Bliss.

Bliss.

Wednesday, July 30, 2014

Be Brainy.

^(That's the magazine we used to read at school when we were in 1st standard. :')

So today we (Sanjana, Makshi and Deepthi [from KIMS] and I) went to the Human Brain Museum at NIMHANS.

The Museum is located at the Neurobiology Centre and we had an anatomist (who has also studied Neurophysiology) to take us through the guided tour. The Museum mainly has innumerable brain specimens (both normal and diseased) and visitors are also encouraged to touch and feel the specimen on display. The curator seemed excited to see medicos in the museum and equally thrilled (probably more itself) to see an interested engineering student.

So we saw the brain specimens of patients of accidents, hemorrhage, cerebrovascular diseases, stroke, aneurysm, brain abscess and tuberculosis among many others. Later we saw some more specimens during foetal development, hydrocephalus, carcinomas, gliomas and neural tube defects (anencephaly)

It was a decision to visit the museum because it now has us all intrigued to know more, to read more and learn more on Neuroscience. The amount of information he shared and the sustained interest throughout the tour was truly noteworthy.

Do watch these videos or read the articles for some interesting Neuroscience updates! :)
  • Patient of Corpus Collosum Agenesis: https://www.youtube.com/watch?v=VHgClWAPbBY
  • Patient of successful hemispherectomy: https://www.youtube.com/watch?v=2MKNsI5CWoU
  • Adult Neurogenesis (until this, we had thought that regenerative power of neurons is lost after 3 years.
    • Seymour Benzer Lecture on Adult Neurogenesis: http://youtu.be/-jD5vl7xkuo
    • Neurogenesis (the birth of new neurons) continues postnatally and into adulthood in the brains of many animal species, including humans. This is particularly prominent in the dentate gyrus of the hippocampal formation. One of the factors that potently suppresses adult neurogenesis is stress, probably due to increased glucocorticoid release.

      Complementing this, we have recently found that increasing brain levels of serotonin enhance the basal rate of dentate gyrus neurogenesis. These and other data have led us to propose the following theory regarding clinical depression. Stress-induced decreases in dentate gyrus neurogenesis are an important causal factor in precipitating episodes of depression.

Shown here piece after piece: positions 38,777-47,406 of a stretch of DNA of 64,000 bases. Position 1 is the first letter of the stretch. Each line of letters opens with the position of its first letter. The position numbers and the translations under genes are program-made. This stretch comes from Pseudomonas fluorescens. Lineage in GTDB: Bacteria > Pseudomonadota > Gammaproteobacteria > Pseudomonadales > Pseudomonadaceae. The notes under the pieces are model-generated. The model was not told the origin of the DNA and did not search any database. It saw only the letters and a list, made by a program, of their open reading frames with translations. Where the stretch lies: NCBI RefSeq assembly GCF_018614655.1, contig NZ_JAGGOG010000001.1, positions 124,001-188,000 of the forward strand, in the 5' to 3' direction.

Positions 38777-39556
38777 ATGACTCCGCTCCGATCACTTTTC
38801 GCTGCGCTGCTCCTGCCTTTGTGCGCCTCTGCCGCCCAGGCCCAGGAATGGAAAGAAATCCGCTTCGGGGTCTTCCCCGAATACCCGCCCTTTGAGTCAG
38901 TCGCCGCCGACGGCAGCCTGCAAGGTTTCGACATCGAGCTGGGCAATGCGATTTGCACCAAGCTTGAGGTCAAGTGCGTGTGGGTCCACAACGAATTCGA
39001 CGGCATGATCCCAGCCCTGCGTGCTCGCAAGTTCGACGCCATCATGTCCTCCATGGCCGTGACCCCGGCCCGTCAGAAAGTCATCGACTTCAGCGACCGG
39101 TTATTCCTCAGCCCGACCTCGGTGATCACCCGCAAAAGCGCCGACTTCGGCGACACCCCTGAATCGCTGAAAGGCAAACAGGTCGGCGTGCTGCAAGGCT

Reciprocally, therapeutic interventions for depression that increase serotonergic neurotransmission act at least in part by augmenting dentate gyrus neurogenesis and thereby promoting recovery from depression. Thus, we hypothesize that the waning and waxing of neurogenesis in the hippocampal formation are important causal factors, respectively, in the precipitation of, and recovery from, episodes of clinical depression.
    • http://europepmc.org/abstract/MED/10889528
  •  Brain Myths: https://www.yahoo.com/health/5-brain-myths-that-wont-go-away-92839871807.html
  • Have scientists found our ‘soul’? Discovery of 'on-off' switch in human brain could help coma patients regain consciousness: http://www.dailymail.co.uk/sciencetech/article-2683140/Have-scientists-soul-Discovery-consciousness-switch-human-brain-medical-breakthrough.html

  1. Father of Modern Neuroscience, Santiago Ramony Cajal first proposed (erroneously) that neurons cannot regenerate.
  2. The dentate gyrus is part of the hippocampal formation. It is thought to contribute to the formation of new episodic memories, the spontaneous exploration of novel environments, and other functions. It is notable as being one of a select few brain structures currently known to have high rates of neurogenesis in adult rats (other sites include the olfactory bulb and cerebellum.

    There's so much more that I heard today but I insist that everybody pays this place a visit. It's definitely an experience no person should miss. :)

    I am now going to begin:
  • The rise and fall of the third chimpanzee: Jared Diamond
Toodles. :D